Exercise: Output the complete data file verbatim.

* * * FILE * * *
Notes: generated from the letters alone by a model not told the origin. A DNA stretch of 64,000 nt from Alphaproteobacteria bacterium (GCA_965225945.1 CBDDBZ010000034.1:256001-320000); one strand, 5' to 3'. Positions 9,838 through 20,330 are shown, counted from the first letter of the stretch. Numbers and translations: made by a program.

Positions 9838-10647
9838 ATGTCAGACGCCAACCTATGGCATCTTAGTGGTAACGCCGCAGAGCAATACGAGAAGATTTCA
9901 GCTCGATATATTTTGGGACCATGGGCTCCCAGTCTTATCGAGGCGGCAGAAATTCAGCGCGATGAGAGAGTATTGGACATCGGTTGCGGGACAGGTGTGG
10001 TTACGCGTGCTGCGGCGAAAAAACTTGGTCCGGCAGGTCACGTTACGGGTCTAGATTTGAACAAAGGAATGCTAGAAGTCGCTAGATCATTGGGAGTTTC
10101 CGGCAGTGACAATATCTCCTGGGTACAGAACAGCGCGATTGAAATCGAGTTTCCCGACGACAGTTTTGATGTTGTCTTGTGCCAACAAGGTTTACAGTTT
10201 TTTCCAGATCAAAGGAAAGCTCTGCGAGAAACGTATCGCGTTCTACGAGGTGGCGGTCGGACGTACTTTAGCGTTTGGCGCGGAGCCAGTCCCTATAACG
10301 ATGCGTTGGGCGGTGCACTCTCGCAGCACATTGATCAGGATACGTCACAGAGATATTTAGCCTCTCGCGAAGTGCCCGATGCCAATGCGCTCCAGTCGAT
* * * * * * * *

Notes: generated from the letters alone by a model not told the origin. A DNA stretch of 64,000 nt from Alphaproteobacteria bacterium (GCA_965225945.1 CBDDBZ010000034.1:256001-320000); one strand, 5' to 3'. Positions 9,838 through 20,330 are shown, counted from the first letter of the stretch. Numbers and translations: made by a program.

Positions 9838-10647
9838 ATGTCAGACGCCAACCTATGGCATCTTAGTGGTAACGCCGCAGAGCAATACGAGAAGATTTCA
9901 GCTCGATATATTTTGGGACCATGGGCTCCCAGTCTTATCGAGGCGGCAGAAATTCAGCGCGATGAGAGAGTATTGGACATCGGTTGCGGGACAGGTGTGG
10001 TTACGCGTGCTGCGGCGAAAAAACTTGGTCCGGCAGGTCACGTTACGGGTCTAGATTTGAACAAAGGAATGCTAGAAGTCGCTAGATCATTGGGAGTTTC
10101 CGGCAGTGACAATATCTCCTGGGTACAGAACAGCGCGATTGAAATCGAGTTTCCCGACGACAGTTTTGATGTTGTCTTGTGCCAACAAGGTTTACAGTTT
10201 TTTCCAGATCAAAGGAAAGCTCTGCGAGAAACGTATCGCGTTCTACGAGGTGGCGGTCGGACGTACTTTAGCGTTTGGCGCGGAGCCAGTCCCTATAACG
10301 ATGCGTTGGGCGGTGCACTCTCGCAGCACATTGATCAGGATACGTCACAGAGATATTTAGCCTCTCGCGAAGTGCCCGATGCCAATGCGCTCCAGTCGAT